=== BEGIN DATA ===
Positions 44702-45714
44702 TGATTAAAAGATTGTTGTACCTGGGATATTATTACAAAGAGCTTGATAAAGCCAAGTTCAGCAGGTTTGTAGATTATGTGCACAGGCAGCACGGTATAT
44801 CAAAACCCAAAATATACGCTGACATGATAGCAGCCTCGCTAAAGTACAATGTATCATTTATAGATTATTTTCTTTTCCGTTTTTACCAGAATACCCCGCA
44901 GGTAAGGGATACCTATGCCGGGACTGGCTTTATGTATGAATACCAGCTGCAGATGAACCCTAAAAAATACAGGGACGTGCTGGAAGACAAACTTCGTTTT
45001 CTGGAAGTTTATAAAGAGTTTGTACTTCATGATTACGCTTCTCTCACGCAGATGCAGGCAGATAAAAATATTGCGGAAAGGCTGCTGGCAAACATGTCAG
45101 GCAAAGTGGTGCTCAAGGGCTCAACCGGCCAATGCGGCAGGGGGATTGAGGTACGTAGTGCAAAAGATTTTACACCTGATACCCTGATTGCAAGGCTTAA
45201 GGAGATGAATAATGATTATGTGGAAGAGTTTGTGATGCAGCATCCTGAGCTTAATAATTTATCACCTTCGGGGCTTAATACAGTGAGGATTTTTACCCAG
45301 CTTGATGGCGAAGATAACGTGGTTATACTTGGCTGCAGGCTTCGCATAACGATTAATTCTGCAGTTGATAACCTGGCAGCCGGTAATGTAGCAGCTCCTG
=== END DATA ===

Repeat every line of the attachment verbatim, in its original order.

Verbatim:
Positions 44702-45714
44702 TGATTAAAAGATTGTTGTACCTGGGATATTATTACAAAGAGCTTGATAAAGCCAAGTTCAGCAGGTTTGTAGATTATGTGCACAGGCAGCACGGTATAT
44801 CAAAACCCAAAATATACGCTGACATGATAGCAGCCTCGCTAAAGTACAATGTATCATTTATAGATTATTTTCTTTTCCGTTTTTACCAGAATACCCCGCA
44901 GGTAAGGGATACCTATGCCGGGACTGGCTTTATGTATGAATACCAGCTGCAGATGAACCCTAAAAAATACAGGGACGTGCTGGAAGACAAACTTCGTTTT
45001 CTGGAAGTTTATAAAGAGTTTGTACTTCATGATTACGCTTCTCTCACGCAGATGCAGGCAGATAAAAATATTGCGGAAAGGCTGCTGGCAAACATGTCAG
45101 GCAAAGTGGTGCTCAAGGGCTCAACCGGCCAATGCGGCAGGGGGATTGAGGTACGTAGTGCAAAAGATTTTACACCTGATACCCTGATTGCAAGGCTTAA
45201 GGAGATGAATAATGATTATGTGGAAGAGTTTGTGATGCAGCATCCTGAGCTTAATAATTTATCACCTTCGGGGCTTAATACAGTGAGGATTTTTACCCAG
45301 CTTGATGGCGAAGATAACGTGGTTATACTTGGCTGCAGGCTTCGCATAACGATTAATTCTGCAGTTGATAACCTGGCAGCCGGTAATGTAGCAGCTCCTG